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Green bulb, red light

Free compact fluorescents are a fine idea, Lezlie Lowe says, except for all the driving to a multinational box store the plan entails.


Figures. Off I went in my last column blithely praising the provincial government. I should have known that kind of out-of-character move would come back to bite me in the ass.

See, I bitched last time around about the Harper government's 2006 axing of the One Tonne Challenge environmental education campaign and, silly me, I tossed a bone to Conserve Nova Scotia's new It Starts With Me marketing program (you know, the one that's been driving you up the pole with its endless inquiring: How many Nova Scotians does it take to change a light bulb?).

The It Starts With Me campaign was launched in April by the MacDonald Tories to encourage the use of compact fluorescent bulbs. Phase one was a marketing blitz. (How many Nova Scotians does it take to change a light bulb? How many Nova Scotians does it take to change a light bulb? How many Nova Scotians does it take to change a light bulb?)

In phase two, Nova Scotians learned not the answer to how many Nova Scotians it takes to change a light bulb, but rather how far Nova Scotians will have to drive to change a light bulb—all the way to Home Depot.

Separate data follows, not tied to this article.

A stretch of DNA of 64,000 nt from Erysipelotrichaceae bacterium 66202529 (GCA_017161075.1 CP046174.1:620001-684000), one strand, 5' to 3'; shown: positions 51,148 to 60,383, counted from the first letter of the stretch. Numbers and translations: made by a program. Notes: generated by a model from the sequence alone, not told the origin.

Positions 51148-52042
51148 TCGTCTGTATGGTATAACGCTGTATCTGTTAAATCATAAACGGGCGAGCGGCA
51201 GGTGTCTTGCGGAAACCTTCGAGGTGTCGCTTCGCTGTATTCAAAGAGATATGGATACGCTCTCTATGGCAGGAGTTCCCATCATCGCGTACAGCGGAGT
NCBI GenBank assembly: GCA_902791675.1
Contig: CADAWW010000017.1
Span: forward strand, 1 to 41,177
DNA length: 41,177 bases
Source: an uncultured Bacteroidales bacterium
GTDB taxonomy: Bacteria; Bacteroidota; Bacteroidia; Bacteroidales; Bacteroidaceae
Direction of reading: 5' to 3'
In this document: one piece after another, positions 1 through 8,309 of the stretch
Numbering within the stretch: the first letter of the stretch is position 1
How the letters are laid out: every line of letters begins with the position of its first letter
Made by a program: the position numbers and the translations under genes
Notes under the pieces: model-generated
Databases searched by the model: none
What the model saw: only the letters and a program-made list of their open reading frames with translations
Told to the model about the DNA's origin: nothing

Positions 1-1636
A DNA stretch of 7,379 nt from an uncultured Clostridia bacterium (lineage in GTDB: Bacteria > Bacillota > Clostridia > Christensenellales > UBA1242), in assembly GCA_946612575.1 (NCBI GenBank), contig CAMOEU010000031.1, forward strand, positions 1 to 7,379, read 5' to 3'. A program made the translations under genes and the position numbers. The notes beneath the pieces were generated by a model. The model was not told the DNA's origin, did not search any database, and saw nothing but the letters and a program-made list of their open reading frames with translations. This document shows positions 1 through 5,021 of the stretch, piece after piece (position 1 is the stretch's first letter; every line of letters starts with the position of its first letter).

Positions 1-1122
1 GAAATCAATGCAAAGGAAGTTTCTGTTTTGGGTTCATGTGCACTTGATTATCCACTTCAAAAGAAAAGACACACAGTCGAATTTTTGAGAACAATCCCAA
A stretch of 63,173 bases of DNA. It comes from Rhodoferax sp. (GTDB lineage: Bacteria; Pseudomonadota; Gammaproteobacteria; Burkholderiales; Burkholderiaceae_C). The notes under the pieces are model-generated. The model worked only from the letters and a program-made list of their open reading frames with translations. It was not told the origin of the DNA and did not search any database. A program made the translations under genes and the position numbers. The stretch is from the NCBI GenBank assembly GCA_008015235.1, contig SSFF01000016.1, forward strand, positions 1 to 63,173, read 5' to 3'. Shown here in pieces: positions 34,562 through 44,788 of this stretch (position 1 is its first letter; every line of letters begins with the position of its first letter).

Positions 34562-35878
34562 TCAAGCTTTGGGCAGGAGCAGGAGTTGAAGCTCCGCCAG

The Tories, see, are giving away 40,000 compact fluorescent bulbs in an effort to show people how painless this environmentally positive lighting change really is. Such a good idea! Except, to get a pair of the bulbs for your household you need to find a way to get to Home Depot, either in Bayers Lake or at Dartmouth Crossing. Oh, Conserve Nova Scotia, you lost me at the box store.

No doubt the 40,000 free bulbs will fly from the stores. And the $200,000 price tag for phase two (which you and I are footing) will be considered money well spent. But isn't driving to a US-owned mega-warehouse in some box-store desert a little, um, off the mark, philosophically speaking?

If they were really married to the monstro-mart idea, at least the Tories could have chosen Kent, which is Atlantic Canadian-owned. There are also troubling links to consumerism and affluence in this deal. But what really irks me is the driving part.

The ultimate goal of encouraging people to switch to compact fluorescent bulbs is to reduce greenhouse gas emissions. Asking folks to drive somewhere to do that is contrary to all sense. And people will be making special trips to Home Depot just to pick up their free compact fluorescent bulbs. Don't imagine otherwise. We live in a society where people will drive 15 minutes out of their way for gas that's five cents a litre cheaper. We're loony for a good deal and there's no better deal than getting something free. The Nova Scotia government just added 40,000 errand-running cars to the road and they're all headed to Home Depot to get their free compact fluorescent bulbs before May 20.

Look to the Town of Canso for a way out of the traffic. Two weeks ago Canso delivered compact fluorescent bulbs door-to-door to light the way for consumers reluctant to make the switch. Now that is one bright idea.

Lezlie Lowe reads her three-part Coast series “Living with HIV” May 18 at Venus Envy, 1598 Barrington Street, 7pm. Admission is a $5 suggested donation and the event is a benefit for the AIDS Coalition of Nova Scotia. Lowe took home an Atlantic Journalism Award in the Feature Writing category for the series. Deliver your comments to:

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